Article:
If orientation information from a gyroscope or other type of orientation sensor is available, the coefficients of rotation operator R may be calculated directly from this information. Preferably, this orientation data is used to calculate preliminary rotation operator coefficients and an energy alignment technique; such as the least squares method described above is used to verify that the presumed orientation is consistent with the received seismic measurement-while-drilling data.
The rotation angles associated with each rotation operator R can also be determined from the coefficients of the rotation operators and transmitted to the surface, stored for later retrieval, and/or used during the processing of data from associated sensing or measuring equipment, such as electromagnetic, nuclear, nuclear magnetic resonance, or acoustic measuring devices, as discussed below.
These rotation operators are then typically applied to the entire trace (i.e. both the initial arrival portion shown in FIG. 3 as well as the data that arrived later in time). This is shown in FIG. 1 as the Apply Rotation Operators to Non-Axially Oriented Geophone Acquired Data 20 process. The transformed transverse components T1′ and T2′ become:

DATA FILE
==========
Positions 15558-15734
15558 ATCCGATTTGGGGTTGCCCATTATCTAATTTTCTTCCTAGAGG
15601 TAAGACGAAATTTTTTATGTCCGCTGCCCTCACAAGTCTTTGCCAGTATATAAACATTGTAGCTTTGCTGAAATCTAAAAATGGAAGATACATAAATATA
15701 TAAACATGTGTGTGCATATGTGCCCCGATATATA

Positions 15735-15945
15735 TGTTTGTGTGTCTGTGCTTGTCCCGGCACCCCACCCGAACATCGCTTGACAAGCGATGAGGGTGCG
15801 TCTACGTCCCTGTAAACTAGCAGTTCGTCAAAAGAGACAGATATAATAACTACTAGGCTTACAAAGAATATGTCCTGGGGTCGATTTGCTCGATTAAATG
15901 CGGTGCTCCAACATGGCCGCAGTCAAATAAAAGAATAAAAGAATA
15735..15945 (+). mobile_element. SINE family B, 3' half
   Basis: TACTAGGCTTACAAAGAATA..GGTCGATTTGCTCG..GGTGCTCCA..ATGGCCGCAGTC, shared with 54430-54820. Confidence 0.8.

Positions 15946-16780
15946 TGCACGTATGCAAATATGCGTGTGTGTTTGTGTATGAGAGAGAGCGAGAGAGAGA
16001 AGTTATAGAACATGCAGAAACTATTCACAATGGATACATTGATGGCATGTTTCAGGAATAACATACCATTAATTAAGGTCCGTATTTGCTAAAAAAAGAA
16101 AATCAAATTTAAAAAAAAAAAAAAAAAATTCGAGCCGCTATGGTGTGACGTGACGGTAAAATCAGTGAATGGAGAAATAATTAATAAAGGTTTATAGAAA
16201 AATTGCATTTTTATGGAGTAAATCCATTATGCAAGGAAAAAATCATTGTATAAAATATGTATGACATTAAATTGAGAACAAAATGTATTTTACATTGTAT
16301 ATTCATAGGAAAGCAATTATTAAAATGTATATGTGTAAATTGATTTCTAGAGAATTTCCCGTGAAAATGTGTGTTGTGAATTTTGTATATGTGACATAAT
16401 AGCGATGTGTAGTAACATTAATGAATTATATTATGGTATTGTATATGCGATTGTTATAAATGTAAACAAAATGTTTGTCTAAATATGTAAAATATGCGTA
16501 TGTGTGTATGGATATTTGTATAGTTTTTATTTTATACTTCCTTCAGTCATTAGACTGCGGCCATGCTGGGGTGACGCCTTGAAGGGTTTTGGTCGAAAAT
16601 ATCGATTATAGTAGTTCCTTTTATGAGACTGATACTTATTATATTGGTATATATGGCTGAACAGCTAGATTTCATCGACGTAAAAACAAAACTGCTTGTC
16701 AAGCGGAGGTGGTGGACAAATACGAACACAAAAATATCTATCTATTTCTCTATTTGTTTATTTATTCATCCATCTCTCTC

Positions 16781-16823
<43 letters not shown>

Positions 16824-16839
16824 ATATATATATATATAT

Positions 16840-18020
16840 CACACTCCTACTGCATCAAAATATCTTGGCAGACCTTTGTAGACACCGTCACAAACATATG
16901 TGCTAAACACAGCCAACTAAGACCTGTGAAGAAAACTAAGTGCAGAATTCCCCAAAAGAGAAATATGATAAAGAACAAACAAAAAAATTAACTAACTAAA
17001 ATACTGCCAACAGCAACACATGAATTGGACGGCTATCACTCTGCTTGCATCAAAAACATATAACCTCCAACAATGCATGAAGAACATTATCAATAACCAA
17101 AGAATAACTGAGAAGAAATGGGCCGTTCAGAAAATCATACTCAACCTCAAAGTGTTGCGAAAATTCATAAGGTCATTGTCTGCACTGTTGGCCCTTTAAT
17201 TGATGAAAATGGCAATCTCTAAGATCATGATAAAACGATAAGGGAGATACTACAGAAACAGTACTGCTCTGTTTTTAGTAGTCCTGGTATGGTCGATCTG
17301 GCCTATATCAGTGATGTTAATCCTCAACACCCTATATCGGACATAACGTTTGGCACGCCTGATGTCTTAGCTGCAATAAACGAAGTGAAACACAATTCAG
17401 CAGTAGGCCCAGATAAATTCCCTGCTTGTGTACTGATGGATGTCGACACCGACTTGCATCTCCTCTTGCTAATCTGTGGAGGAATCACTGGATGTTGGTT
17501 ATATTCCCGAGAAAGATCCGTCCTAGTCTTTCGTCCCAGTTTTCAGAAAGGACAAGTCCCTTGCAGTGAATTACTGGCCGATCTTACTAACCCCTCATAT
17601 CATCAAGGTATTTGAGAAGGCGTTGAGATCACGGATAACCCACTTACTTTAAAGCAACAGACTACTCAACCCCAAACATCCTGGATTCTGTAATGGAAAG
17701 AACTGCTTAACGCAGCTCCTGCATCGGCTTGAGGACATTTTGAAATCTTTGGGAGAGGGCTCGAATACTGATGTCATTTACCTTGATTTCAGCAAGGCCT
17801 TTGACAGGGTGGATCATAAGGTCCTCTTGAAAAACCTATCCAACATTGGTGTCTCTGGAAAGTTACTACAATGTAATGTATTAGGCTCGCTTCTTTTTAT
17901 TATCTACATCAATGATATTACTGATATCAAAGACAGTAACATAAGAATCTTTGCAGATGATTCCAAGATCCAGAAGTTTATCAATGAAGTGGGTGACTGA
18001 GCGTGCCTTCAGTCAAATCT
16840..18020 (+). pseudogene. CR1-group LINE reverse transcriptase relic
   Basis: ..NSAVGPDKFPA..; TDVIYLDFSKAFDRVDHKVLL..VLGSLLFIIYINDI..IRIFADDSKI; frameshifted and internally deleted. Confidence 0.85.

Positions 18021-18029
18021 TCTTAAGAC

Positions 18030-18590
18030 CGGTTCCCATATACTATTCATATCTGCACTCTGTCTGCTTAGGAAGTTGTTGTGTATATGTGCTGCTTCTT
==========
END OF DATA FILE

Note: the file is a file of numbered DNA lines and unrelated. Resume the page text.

FIG. 4 shows the result obtained by rotating the data shown in First Panel 70 and Second Panel 76 so that the maximum energy within the window around the first break falls on the First Panel 70 component and the minimum energy around the first break falls on the Second Panel 76 component. Fifth Panel 96 displays the same approximately 100-millisecond portion of the rotated traces that was shown in the First Panel 70, but a maximum quantity of energy now resides in these traces. Similarly Sixth Panel 104 displays the same approximately 100-millisecond portion of these traces that was shown in the Second Panel 76, but a minimum quantity of energy now resides in these traces.
After the rotation, each set of traces can now be stacked without loss of signal. The tenth recordings in the Fifth Panel 96 and the Sixth Panel 104 clearly have problems and should be excluded from subsequent stacking. Using the median as an estimate of the stacked trace, one way of reducing the influence of badly measured traces on this estimate is by first finding a preliminary median trace, then excluding traces that deviate more than a set amount from the median, before finding the final median trace. This is shown in FIG. 1 as the Combine rotated data 22 process.
Below Fifth Panel 96 is Fifth Median Trace 98 that has been created by selecting the median amplitudes for the group of traces shown in Fifth Panel 96 at each sampling interval. Immediately to the right of Fifth Panel 96 is Fifth Diagnostic Display 100 that shows that each trace in Fifth Panel 96 closely resembles the Fifth Median Trace 98. Immediately to the right of Fifth Diagnostic Display 100 is Fifth Rotation Coefficient Display 102 that displays the rotation coefficient applied to the corresponding trace in First Panel 70